The answer is that we’ve neglected agriculture, (public investment in the farm sector has dried up almost completely) and then compounded our error by failing to reform it. We’ve done away with licence raj and other distortions in industry; and over a period of time have removed most of the reservations for the small scale sector that prevented them from realising economies of scale. But when it came to agriculture we continued to keep our farmers in chains.

Under the guise of helping them we did not price farm inputs — water, power, seeds and fertiliser — properly. The net result is farmers are growing sugar cane (a water-intensive crop) in the semi-arid lands of the Deccan and rice in the Punjab where the soil and agro-climatic conditions are better suited to wheat and rice cultivation leads to water-logging and soil salinity.

And in return for ‘supporting’ them, we’ve imposed all kinds of restrictions on how they sell/price their products. We tell farmers don’t worry we’ll provide you a minimum support price and will also procure whatever you wish to sell. The problem is prices are often announced too late to influence sowing and are not always market-related, procurement is limited to certain areas and most important of all, there is no policy stability when it comes to export/import of farm produce.

Manufacturing companies can reap the full benefit of a rise in international prices but the moment the global price of foodgrains rises, first we impose a ban on the forward trading and then we impose an outright ban on exports. Consequently the farmer is not allowed to get the full upside of a rise in global prices. Any wonder then that there is no incentive to increase acreage under food crops? Export curbs might buy short-term relief for consumers but only at the cost of lowering output in the long run. Long-term, the only solution is to increase public investment in agriculture and allow price signals to work in farming as in other sectors, while extending a safety net to those priced out of the market in times like the present. Failing which the next generation of kids will once again spend their days queuing up at ration shops instead of movie halls..."

Update: April 10th. Using agri fields to grow crops for production of bio fuels - could be one of the reasons for dimishing food crops and rising prices ... Looking for Alternative enrgy like ethanol is fine - but if we are going to produce alternate enrgy to feed the rising number of automobiles etc, by depriving basic food for the less privilaged across the world, the policy about ethanol or anything that affetcs food for human consumption, should be reviewed seriously.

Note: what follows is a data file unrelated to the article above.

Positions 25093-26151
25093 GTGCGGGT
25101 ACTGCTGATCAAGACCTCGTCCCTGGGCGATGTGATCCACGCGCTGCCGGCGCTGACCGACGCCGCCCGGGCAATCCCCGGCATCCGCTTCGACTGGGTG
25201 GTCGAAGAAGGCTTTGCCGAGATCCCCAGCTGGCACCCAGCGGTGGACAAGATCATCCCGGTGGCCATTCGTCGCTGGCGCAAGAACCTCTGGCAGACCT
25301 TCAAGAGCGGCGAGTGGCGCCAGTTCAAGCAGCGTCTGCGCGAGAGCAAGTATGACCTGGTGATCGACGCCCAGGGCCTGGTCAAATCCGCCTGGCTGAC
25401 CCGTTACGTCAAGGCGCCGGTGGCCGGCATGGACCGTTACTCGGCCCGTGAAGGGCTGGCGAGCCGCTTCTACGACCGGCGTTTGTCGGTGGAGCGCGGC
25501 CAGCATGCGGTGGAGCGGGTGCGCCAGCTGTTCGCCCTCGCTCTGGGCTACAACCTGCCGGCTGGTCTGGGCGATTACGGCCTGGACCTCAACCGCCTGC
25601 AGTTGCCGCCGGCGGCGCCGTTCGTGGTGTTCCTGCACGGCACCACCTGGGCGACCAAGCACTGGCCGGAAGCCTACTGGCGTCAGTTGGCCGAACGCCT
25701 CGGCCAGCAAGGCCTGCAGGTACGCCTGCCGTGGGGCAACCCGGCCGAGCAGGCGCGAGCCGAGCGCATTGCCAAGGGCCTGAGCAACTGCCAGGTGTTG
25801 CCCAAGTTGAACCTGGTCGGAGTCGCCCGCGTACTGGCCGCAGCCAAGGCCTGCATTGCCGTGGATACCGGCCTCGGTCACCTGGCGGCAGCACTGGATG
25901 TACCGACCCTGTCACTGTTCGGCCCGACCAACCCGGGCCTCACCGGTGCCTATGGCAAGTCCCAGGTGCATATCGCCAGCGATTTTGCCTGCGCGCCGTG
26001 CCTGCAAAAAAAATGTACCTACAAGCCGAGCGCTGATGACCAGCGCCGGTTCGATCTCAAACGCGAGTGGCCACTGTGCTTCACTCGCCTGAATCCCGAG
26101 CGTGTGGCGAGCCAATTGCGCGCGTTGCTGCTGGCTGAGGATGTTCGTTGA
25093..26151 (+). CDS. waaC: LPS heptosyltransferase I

3 Comments:

Blogger Capt. Anup Murthy said...

I agree with you and Mythili. The biggest problem is perhaps neglecting agriculture and then managing food stocks. Add a dose of corruption and you have a disastrous situation. Regarding the farmers opting to produce ethanol producing plants instead of food grains, is this a real fact or is this another spin to assign blame quickly on something else other than the failures of various Governments in their various national food and agriculture policies? I wonder...

6:43 PM  
Blogger Aruna Srinivasan said...

Welcome to "Waves" Anup and thank you for sharing your views. About your doubt on using agri fields for ethanol production - well, while I have no statistics to prove at this point, my view point is that it can't be ruled out. Knowing human mind's desire to own / acquire material benefits or to make quick bucks, I won't be surprised if poor farmers turn to these non food cultivation - if they are going to bring them more money - in short term though!! And that precisely is what bugging - be it the commoner or the policy makers, the visionaries who think of the long term and sustained benefits are increasingly becoming rare species.

8:52 PM  
Anonymous Corine said...

This is great info to know.

3:41 AM